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The coach driver slams the overhead door closed before he notices me standing to the side, out of the way of the others collecting their bags.
“Are you waiting for something?” His voice has a rough edge. He doesn’t want to ask but knows it will be better in the long run. He’s desperate for a pie and a pint.
“My bag,” I say. His gaze roams over the bags lying on the glistening footpath. Ragged men and women are pulling their belongings out of the rain, ducking under cover, moving towards their next destination.
“Where is it?” he asks.
“I put it in there,” I say, gesturing to the cavern he’s just closed. With a sigh to show I’m being inconvenient, he opens the door again and peers in. He moves aside and I understand I’m supposed to look as well. It smells of petrol and dirt, and yet somehow the smell of dirty laundry is strong enough to linger as well.
“Nothing there,” he says.
“No.” We both turn away. The footpath behind us has emptied. The people snaking along the road towards the fluorescent section of town are weighed down with bags, but none of them are mine. He sighs again.
“Where did you get on?”
When I tell him he whistles.
“We made twenty-three stops after that.”
“Anyone could have taken it.”
A car passes and its headlights shine on us. He’s wearing a cap which protects him from the dripping rain, but my hair has flattened around my shoulders. I wipe water off my forehead.
“You’ll have to fill in a form and I’ll report it.”
He wants more from me, or to know what I want from him, but I don’t think he took my bag.
He gets back on the bus and sits in the driver’s seat. I stand near him. The windows are steaming and the bus still smells like people even though no one is on it anymore. He takes a clipboard from below the seat and hands it to me.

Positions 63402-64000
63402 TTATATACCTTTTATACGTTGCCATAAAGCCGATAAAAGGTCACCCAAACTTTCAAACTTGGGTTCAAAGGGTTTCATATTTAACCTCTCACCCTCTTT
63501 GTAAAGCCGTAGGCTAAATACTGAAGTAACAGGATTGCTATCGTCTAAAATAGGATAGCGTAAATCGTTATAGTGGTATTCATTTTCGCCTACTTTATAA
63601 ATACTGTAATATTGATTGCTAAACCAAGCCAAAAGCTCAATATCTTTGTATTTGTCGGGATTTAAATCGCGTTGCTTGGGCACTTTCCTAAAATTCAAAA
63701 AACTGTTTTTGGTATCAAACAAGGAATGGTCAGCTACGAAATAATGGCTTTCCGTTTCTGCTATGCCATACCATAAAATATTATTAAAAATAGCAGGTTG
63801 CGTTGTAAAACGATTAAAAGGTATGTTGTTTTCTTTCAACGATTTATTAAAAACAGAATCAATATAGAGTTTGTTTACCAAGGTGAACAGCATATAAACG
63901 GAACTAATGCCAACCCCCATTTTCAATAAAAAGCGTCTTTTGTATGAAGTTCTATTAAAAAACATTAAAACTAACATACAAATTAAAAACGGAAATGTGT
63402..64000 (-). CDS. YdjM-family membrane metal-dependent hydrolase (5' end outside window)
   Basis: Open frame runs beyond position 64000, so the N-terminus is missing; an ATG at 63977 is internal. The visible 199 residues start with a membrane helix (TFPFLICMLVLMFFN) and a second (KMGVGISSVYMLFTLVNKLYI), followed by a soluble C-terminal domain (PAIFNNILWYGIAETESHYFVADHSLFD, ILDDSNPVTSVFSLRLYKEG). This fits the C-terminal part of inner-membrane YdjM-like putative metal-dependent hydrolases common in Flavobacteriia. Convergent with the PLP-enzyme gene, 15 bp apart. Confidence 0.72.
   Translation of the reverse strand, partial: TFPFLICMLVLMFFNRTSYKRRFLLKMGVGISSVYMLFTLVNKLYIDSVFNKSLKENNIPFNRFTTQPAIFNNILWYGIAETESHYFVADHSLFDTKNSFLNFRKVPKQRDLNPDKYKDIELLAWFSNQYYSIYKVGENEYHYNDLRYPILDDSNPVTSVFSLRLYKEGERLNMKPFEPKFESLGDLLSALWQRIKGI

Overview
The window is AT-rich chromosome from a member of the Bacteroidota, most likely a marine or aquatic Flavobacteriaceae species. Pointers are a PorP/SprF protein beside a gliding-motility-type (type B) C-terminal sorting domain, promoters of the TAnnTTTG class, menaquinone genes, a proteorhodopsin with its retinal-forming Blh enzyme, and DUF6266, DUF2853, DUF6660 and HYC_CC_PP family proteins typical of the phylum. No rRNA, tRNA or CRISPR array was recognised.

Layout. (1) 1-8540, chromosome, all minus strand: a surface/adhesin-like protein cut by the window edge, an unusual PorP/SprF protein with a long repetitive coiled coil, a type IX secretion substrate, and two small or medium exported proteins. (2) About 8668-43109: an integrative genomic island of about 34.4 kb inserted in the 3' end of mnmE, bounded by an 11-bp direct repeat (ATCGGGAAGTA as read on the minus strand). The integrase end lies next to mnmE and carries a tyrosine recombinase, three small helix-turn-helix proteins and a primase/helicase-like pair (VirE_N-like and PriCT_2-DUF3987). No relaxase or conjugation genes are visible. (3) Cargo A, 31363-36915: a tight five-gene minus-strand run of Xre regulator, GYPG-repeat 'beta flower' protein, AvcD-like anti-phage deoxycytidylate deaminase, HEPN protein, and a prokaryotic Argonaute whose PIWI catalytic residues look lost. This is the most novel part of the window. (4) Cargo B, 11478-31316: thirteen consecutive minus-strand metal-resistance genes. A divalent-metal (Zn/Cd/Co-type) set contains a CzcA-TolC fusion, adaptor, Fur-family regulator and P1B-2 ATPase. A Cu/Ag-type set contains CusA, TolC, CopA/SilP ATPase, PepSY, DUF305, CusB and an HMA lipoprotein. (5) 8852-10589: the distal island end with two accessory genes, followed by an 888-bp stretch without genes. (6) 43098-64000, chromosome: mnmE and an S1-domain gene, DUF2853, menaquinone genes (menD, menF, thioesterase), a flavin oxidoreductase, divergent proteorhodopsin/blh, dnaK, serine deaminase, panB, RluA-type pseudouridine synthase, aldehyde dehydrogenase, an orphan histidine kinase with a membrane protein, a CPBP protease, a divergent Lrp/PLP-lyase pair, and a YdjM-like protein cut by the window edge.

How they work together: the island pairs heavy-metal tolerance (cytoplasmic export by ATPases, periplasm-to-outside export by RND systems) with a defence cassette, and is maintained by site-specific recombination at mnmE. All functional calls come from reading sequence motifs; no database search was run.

“Was there anything valuable in it?” he asks, then adds, “you’re not supposed to put valuables in the hold.”
“No, nothing,” I say. I pretend I don’t need the dirty clothes, the half-empty bottle of shampoo, the stub of soap.
He speaks on the radio as I fill in the form, turning to the window and muttering so that I can’t hear his words. I’m not sure if he’s blaming me for losing my bag or just for delaying his dinner.
I hand him back the clipboard and he scans the form.
“You didn’t put a phone number on it,” he says.
“I don’t have a phone.”
“We need a number to call if we find your bag.”
I don’t know what to tell him. I don’t have a phone, and we both know that my bag is gone.
“Don’t worry about it,” I tell him. “I’ll call lost property later. If it hasn’t turned up—” I don’t finish the sentence because it would sound too dramatic to say “then it’s gone forever”, but I know he knows what I mean.
“Is there someone here to meet you?” he asks. We both look out the window, as though there might be a friendly figure skulking in the dark.
“Will you be alright?”